Shoot the breeze is an idiom that originated in the United States. An idiom is a figure of speech that is a word, group of words or phrase that has a figurative meaning that is not easily deduced from its literal definition. We will examine the meaning of the expression shoot the breeze, where it came from and some examples of its use in sentences.
To shoot the breeze means to chat about inconsequential manners, to converse casually in order to pass the time or simply entertain each other. Related terms are shoots the breeze, shot the breeze, shooting the breeze. The idiom shoot the breeze came into use in the early to mid-1900s in the United States. A breeze is a light wind, but at one time, it was a slang term for rumor. This may have something to do with the origin of the phrase shoot the breeze. Empty chatter often involves repeating rumors and gossip.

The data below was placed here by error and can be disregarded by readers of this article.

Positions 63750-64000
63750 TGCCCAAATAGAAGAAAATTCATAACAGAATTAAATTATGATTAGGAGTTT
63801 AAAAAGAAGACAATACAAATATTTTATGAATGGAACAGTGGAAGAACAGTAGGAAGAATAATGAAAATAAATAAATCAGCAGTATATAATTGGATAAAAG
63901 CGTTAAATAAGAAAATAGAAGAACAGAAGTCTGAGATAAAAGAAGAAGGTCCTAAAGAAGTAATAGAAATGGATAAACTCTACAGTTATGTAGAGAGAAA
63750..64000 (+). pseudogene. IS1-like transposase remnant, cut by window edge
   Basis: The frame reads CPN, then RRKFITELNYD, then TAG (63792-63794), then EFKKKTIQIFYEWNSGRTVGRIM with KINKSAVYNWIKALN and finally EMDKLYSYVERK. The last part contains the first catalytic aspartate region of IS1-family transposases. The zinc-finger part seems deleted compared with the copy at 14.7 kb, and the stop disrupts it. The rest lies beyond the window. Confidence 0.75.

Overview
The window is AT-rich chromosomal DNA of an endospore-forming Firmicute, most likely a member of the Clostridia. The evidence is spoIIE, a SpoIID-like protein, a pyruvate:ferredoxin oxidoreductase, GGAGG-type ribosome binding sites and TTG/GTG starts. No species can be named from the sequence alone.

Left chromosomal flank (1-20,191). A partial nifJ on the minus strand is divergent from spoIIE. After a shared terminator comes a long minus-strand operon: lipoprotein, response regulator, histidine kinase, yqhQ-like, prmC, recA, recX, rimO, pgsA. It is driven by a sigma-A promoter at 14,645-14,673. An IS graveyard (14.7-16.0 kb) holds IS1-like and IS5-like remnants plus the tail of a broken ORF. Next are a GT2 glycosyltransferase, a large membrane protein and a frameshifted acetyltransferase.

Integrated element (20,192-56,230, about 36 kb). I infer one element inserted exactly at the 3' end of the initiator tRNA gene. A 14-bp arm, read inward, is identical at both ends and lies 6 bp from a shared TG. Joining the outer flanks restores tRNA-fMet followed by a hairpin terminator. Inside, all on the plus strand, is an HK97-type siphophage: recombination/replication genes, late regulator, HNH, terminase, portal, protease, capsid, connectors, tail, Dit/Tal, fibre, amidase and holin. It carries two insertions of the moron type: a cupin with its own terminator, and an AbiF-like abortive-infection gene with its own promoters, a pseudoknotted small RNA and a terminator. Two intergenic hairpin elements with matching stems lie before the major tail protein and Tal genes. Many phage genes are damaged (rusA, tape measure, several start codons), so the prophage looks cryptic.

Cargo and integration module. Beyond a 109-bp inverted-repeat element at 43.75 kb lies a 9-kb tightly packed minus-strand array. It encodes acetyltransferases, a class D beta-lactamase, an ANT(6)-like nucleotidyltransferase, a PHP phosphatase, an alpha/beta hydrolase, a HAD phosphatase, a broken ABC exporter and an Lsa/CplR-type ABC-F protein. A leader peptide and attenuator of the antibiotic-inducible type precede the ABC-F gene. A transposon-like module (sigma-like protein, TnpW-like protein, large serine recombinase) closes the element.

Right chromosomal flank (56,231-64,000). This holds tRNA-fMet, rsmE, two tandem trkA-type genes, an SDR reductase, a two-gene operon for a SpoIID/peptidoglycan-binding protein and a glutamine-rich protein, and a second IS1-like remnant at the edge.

“Gyppo Ale Mill hopes to be a place the community of Southern Humboldt gathers to love, to laugh, to shoot the breeze and to enjoy one another.” (Eureka Times Standard)
But, of course, that’s a good thing to be able to do when you want to shoot the breeze with Ole Joe Radin on the St. George Marina fishing pier. (The Crossville Chronicle)
“They don’t get to talk to each other very often in a social setting, if ever, so to sit around and shoot the breeze, I have always found helpful and I know they do as well.” (The Australian)
At a boxing match in Lake Tahoe, California, some 30 years or so ago, the late pioneer heart surgeon Dr. J. Stanford “Stan” Shelby and his sons, now Drs. Chris and Brian Shelby were sitting, shooting the breeze and laughing with a bunch of guys in the bleachers — as guys are wont to do. (Shreveport Times)